As the storm continued to weaken, we bid it a fond farewell, and headed S on I-35 toward home.

This was a fine first chase of the season, a good opportunity to work out some kinks, test new equipment, and re-learn needed lessons (i.e., “Self, you forgetful doofus, keep the damn camera in reach while someone else is driving!”). It was great to get out on the Plains again and watch a supercell–a cathartic release from the psychological imprisonment of a long, cold winter. Even though we are mired in deep drought here in central OK, we bear hopes for at least a few more photogenic supercells within reasonable driving distance the remainder of the season, as prospects for the big events already appear to be displaced far, far away.

2010 Chase Season Dénouement

August 14, 2010 by · 1 Comment
Filed under: Summary 

22 Jun 2010
Southeast WY to North Platte NEb

SHORT: Outflow-dominant supercell observed twice — once in SE WY and another in NEb Panhandle. Gorgeous sunset supercell S of Paxton NEb.

LONG: We were hoping for one final photogenic supercell for our chase vacation, and instead got two.

A piping hot lunch at a local cafe in downtown Sidney NEb, featuring a platter of smashed and fried Rocky Mountain oysters, settled down hunger’s restlessness just long enough for us to watch satellite imagery on the mobile phone, seeking first signs of convective initiation on the Laramie Range to our W. This area would experience favorable upslope flow, decent low-level shear and deep-layer winds, along with sustained surface heating in the absence of any appreciable, antecedent cloud cover, but moisture seemed a tad on the scant side. Once the first towers started to fire NW of CYS, we hopped onto I-80 and roared westward.

By the time we got to Pine Bluffs WY, deep towers were visible with glaciation to our NW. We could see the cloud bases easily, so we fueled at a truck stop there as I chugged down a cold, delicious A&W float. I also reserved a room in LBF for the night using a combination of forecast storm motion and positioning needed to go back home the next day, while watching for a storm to congeal and organize from the agitated area. Soon, it did, and we took off W through Burns and then N, retracing in reverse a segment of our chase path from the tornadic Chugwater event two days prior.

True to the lack of more robust moisture, the bases seemed uncomfortably high, and I was troubled further by how fast the cells started moving E off the mountains as we approached. Was the convection already spewing outflow? Yes! We barely beat the storm to the intersection of WY-213 and WY-216 W of Albin, near which I shot this photo looking W. Yes, there were updraft bases all right, but they were being undercut very quickly by wickedly cold currents hurtling SE from the precip cores. We headed E on 216 to Albin, having to make a decision there either to:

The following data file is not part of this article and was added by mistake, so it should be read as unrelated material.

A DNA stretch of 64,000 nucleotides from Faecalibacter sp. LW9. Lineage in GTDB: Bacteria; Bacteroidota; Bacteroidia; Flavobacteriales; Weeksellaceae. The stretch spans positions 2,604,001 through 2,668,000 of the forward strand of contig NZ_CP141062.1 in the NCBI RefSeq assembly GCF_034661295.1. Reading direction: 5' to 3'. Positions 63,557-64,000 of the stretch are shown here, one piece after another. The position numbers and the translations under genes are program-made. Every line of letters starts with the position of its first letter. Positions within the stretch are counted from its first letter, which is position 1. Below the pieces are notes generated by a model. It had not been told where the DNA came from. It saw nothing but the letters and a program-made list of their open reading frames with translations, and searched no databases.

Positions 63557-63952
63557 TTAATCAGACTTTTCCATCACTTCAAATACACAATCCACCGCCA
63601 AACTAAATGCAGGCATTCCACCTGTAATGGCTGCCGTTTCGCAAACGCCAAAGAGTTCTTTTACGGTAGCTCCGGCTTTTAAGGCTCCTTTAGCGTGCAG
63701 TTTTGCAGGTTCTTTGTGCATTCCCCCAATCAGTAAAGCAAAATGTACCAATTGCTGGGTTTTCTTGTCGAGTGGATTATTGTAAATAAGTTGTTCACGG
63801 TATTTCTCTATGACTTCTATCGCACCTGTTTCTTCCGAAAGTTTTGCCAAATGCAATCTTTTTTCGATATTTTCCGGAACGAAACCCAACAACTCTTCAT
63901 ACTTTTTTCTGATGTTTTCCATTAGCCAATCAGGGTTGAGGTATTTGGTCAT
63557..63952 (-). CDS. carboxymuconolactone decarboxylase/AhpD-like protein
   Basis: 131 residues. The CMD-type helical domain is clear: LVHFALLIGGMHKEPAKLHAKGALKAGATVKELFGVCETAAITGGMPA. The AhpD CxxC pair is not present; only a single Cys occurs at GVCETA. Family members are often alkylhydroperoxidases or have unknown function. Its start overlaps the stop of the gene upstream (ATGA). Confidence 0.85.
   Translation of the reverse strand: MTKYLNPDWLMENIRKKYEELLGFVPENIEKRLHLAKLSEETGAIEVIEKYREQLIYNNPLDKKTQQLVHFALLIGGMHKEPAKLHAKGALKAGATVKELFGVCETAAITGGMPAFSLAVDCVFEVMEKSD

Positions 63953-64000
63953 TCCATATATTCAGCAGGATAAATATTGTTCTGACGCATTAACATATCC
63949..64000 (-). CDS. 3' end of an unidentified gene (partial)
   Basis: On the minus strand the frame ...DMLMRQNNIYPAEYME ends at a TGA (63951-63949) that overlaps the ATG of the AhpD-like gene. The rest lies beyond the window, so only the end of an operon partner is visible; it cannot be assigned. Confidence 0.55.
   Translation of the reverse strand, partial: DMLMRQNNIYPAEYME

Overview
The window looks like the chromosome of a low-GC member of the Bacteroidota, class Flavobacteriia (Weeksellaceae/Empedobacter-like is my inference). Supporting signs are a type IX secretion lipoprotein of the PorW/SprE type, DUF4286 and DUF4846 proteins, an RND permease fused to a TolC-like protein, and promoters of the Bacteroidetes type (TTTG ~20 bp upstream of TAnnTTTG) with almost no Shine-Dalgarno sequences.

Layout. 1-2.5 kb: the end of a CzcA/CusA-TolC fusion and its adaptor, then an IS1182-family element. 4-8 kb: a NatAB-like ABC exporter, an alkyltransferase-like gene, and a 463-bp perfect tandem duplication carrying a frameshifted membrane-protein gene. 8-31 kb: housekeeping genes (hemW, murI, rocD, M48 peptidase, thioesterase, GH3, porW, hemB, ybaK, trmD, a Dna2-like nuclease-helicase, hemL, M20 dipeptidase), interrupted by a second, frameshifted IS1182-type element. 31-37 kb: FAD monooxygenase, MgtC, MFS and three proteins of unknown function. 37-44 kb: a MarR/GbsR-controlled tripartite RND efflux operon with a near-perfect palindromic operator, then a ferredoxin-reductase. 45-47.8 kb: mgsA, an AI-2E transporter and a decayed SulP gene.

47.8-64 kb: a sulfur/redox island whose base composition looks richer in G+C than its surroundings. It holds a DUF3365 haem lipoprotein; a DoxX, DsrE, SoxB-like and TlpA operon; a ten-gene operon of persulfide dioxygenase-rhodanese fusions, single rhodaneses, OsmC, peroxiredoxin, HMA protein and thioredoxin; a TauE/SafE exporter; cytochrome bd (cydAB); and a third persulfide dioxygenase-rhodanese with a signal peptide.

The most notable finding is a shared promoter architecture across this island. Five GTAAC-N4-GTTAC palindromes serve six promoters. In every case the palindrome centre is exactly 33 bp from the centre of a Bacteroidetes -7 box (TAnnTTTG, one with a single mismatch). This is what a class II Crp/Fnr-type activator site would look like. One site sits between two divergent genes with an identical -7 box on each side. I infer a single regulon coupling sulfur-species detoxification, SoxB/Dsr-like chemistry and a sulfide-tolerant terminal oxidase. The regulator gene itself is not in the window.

1. Take unpaved back roads and stay closer to an outflow-surfing wind and ice machine, risking its outrunning us for good somewhere not far E of the WY-NEb border, or

    2. Shoot back down to I-90 and bust eastward at higher legal speeds so we could stay abeam and eventually get back ahead of the storm on a north road.

Although I’ve seldom seen such an outflow-dominant storm recover to produce tornadoes, it has happened on one occasion. Furthermore, such storms can produce interesting and sometimes beautiful cloud formations, especially out on the high plains. The decision was easy.

Meanwhile, before zooming down to the Interstate, we watched the storm cross the road to our N, spying a suspicious-looking but very short-lived formation buried in a mesocyclonic notch region (enhanced crop-n-zoom of previous image). That feature quickly vanished, and the whole messy and wild-looking process roared past.

By the time we got just the few miles S to I-80, the storm already had gotten well off to the NE, brilliantly festooning a deep blue sky (wide-angle view from I-90 near the border), with a high and ragged base visible on the trailing flank. That, along with the main updraft base of the storm to our left, were visible as we cruised E to Sidney, then N toward Gurley — in the process retracing a late-day segment of our trek from the previous season’s intercept of the LaGrange WY supercell. For our nearly continuous view of the updraft while driving, and several chasers who were closer at that time and didn’t see any tornado, I had to question the “sheriffnado” reports just E of the border in NEb.